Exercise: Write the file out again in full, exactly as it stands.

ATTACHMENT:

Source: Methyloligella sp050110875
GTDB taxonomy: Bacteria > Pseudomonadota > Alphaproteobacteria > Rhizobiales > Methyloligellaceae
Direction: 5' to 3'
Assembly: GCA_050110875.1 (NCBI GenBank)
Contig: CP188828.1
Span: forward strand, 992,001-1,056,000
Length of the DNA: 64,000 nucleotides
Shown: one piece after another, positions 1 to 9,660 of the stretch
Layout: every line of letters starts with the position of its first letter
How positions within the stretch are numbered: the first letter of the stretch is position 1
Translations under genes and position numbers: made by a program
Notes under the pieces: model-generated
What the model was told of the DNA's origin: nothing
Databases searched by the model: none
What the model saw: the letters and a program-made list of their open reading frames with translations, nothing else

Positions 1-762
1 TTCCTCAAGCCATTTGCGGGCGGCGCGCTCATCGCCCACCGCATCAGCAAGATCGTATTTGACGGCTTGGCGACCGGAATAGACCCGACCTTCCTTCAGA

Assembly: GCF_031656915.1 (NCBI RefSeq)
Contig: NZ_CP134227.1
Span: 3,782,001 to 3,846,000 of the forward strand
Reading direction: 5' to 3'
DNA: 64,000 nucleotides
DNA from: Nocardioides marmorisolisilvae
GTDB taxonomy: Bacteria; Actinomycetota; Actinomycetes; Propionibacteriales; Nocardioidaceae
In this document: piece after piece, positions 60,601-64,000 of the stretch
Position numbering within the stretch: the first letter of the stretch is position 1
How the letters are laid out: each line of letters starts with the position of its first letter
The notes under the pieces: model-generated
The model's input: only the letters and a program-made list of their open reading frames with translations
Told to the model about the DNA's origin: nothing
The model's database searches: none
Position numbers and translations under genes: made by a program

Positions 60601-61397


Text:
Source: Methyloligella sp050110875
GTDB taxonomy: Bacteria > Pseudomonadota > Alphaproteobacteria > Rhizobiales > Methyloligellaceae
Direction: 5' to 3'
Assembly: GCA_050110875.1 (NCBI GenBank)
Contig: CP188828.1
Span: forward strand, 992,001-1,056,000
Length of the DNA: 64,000 nucleotides
Shown: one piece after another, positions 1 to 9,660 of the stretch
Layout: every line of letters starts with the position of its first letter
How positions within the stretch are numbered: the first letter of the stretch is position 1
Translations under genes and position numbers: made by a program
Notes under the pieces: model-generated
What the model was told of the DNA's origin: nothing
Databases searched by the model: none
What the model saw: the letters and a program-made list of their open reading frames with translations, nothing else

Positions 1-762
1 TTCCTCAAGCCATTTGCGGGCGGCGCGCTCATCGCCCACCGCATCAGCAAGATCGTATTTGACGGCTTGGCGACCGGAATAGACCCGACCTTCCTTCAGA

Assembly: GCF_031656915.1 (NCBI RefSeq)
Contig: NZ_CP134227.1
Span: 3,782,001 to 3,846,000 of the forward strand
Reading direction: 5' to 3'
DNA: 64,000 nucleotides
DNA from: Nocardioides marmorisolisilvae
GTDB taxonomy: Bacteria; Actinomycetota; Actinomycetes; Propionibacteriales; Nocardioidaceae
In this document: piece after piece, positions 60,601-64,000 of the stretch
Position numbering within the stretch: the first letter of the stretch is position 1
How the letters are laid out: each line of letters starts with the position of its first letter
The notes under the pieces: model-generated
The model's input: only the letters and a program-made list of their open reading frames with translations
Told to the model about the DNA's origin: nothing
The model's database searches: none
Position numbers and translations under genes: made by a program

Positions 60601-61397